18. Anticipating Preference Reversal" By Le Yaouanq, Yves
  19. Technology Adoption Under Uncertainty: Take-Up and Subsequent Investment in Zambia By B. Kelsey Jack; Paulina Oliva; Christopher Severen; Elizabeth Walker; Samuel Bell
  20. Cold Turkey vs. gradualism: Evidence on disinflation strategies from a laboratory experiment By Giamattei, Marcus
  21. Are Reemployment Services Effective? Experimental Evidence from the Great Recession By Marios Michaelides; Peter Mueser
  22. Now you see it, now you don’t: How to make the Allais Paradox appear, disappear, or reverse By Pavlo Blavatskyy; Andreas Ortmann; Valentyn Panchenko
  23. Challenges to promoting social inclusion of the extreme poor: evidence from a large scale experiment in Colombia By Laura Abramovsky; Orazio Attanasio; Kai Barron; Pedro Carneiro; George Stoye
  24. The Power of (Non) Positive Thinking: Self-Employed Pessimists Earn More than Optimists By Dawson, Christopher; de Meza, David Emmanuel; Henley, Andrew; Arabsheibani, Reza
  25. It’s the Cost Credibility, Stupid! A Comment on “Consequentiality: A Theoretical and Experimental Exploration of a Single Binary Choice” By Rheinberger, Christoph; Schläpfer, Felix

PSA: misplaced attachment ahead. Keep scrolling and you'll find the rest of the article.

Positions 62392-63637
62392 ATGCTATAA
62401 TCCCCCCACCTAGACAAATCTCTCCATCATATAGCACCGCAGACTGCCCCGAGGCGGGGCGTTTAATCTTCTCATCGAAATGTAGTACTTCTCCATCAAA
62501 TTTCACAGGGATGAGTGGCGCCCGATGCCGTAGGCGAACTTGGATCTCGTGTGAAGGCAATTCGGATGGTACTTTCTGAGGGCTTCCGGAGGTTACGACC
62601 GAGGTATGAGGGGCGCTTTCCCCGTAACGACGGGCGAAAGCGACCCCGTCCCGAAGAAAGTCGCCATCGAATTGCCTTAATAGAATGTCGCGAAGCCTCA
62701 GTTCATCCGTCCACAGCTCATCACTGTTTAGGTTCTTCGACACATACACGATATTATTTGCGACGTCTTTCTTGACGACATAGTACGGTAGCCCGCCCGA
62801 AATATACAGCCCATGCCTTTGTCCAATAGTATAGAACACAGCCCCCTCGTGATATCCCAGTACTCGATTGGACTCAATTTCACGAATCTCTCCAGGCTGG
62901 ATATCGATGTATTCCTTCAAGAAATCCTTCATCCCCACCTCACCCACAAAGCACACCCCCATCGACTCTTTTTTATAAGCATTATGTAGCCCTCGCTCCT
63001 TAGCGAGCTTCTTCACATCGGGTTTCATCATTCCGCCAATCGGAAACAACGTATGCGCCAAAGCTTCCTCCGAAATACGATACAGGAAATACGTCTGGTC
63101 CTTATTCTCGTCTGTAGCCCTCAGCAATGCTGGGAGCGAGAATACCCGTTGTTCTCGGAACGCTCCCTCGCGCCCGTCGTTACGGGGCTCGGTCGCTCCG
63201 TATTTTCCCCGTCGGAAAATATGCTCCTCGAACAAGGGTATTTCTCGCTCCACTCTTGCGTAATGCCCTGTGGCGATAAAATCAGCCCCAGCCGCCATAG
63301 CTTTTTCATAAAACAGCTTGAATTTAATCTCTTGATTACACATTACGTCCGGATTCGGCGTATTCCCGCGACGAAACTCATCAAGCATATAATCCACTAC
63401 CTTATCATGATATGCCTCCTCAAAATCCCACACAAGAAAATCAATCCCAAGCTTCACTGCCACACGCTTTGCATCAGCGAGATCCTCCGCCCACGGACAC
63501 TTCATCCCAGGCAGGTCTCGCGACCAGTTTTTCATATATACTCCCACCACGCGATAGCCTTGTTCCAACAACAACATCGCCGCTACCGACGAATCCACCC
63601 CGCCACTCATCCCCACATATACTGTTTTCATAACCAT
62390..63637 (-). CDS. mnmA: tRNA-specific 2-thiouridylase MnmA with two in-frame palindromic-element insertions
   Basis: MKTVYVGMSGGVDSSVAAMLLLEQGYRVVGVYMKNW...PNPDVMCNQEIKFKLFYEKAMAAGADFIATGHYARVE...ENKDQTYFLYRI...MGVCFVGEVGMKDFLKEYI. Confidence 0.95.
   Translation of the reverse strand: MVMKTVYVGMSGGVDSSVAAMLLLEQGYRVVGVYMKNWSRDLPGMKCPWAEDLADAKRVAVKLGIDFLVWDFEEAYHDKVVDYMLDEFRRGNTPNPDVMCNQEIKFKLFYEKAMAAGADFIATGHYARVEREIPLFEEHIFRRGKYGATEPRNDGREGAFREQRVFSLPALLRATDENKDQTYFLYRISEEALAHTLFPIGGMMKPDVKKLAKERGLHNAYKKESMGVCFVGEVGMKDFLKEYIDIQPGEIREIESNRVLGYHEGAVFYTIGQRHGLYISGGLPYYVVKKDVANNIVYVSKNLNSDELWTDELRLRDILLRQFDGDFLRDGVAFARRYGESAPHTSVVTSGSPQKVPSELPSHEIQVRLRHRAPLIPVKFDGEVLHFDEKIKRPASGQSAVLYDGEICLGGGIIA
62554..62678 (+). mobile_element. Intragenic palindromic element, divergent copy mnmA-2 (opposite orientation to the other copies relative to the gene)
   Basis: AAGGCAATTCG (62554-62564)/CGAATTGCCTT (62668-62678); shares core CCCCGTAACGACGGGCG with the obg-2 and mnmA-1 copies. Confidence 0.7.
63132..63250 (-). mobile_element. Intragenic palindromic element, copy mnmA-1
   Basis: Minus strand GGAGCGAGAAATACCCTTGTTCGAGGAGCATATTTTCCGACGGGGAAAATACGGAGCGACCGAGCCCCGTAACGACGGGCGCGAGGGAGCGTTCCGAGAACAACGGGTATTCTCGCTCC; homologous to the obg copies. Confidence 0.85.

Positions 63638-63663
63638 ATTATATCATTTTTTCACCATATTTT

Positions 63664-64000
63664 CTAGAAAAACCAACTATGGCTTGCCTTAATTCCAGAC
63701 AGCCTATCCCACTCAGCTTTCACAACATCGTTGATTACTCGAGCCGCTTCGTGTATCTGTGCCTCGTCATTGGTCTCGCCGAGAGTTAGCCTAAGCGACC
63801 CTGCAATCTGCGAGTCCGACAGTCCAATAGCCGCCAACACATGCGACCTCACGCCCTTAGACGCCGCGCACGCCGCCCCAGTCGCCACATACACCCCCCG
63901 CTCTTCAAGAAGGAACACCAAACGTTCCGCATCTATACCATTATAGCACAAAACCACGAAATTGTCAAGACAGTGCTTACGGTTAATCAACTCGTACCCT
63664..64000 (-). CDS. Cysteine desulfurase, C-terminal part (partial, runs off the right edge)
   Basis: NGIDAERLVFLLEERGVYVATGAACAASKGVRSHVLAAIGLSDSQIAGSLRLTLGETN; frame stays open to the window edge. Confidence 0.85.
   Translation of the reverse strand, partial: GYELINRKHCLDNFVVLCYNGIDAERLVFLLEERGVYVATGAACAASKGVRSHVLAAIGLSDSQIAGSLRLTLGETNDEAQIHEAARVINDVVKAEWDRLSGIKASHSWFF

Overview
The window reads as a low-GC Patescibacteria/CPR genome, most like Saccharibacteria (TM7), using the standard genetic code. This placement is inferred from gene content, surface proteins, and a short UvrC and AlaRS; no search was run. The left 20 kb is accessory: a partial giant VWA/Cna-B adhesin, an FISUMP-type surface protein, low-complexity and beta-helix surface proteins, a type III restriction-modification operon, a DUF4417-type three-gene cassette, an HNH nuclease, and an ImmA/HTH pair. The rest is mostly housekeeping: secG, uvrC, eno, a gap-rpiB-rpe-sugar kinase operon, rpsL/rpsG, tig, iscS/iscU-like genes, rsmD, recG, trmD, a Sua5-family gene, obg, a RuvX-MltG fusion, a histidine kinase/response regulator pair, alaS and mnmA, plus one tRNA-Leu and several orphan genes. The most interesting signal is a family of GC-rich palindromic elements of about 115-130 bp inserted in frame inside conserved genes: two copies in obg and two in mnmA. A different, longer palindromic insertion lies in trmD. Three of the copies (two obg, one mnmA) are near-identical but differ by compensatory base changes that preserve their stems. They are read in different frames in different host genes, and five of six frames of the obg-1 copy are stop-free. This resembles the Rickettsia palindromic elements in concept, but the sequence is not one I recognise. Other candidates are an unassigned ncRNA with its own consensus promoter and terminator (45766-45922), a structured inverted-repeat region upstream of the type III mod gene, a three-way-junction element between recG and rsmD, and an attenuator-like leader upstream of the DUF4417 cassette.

26. Estimating the production function for human capital: results from a randomized controlled trial in Colombia By Orazio Attanasio; Sarah Cattan; Emla Fitzsimons; Costas Meghir; Marta Rubio Codina
  27. Does an Uncertain Tax System Encourage "Aggressive Tax Planning"? By James Alm

  1. By: Melanie Lührmann (Institute for Fiscal Studies); Marta Serra-Garcia (Institute for Fiscal Studies); Joachim Winter (Institute for Fiscal Studies and Ludwig-Maximilians-Universität München)
    Abstract: We study the impact of financial education on intertemporal choice in adolescence. The program was randomly assigned among high-school students and intertemporal choices were measured using an incentivized experiment. Students who participated in the program display a decrease in time inconsistency; an increase in the allocation of payment to a single payment date, compared to spreading payment across two dates; and increased consistency of choice with the law of demand. These findings suggest that the effect of such educational programs is to increase comprehension and decrease bracketing in intertemporal choice. This working paper was updated in May 2015.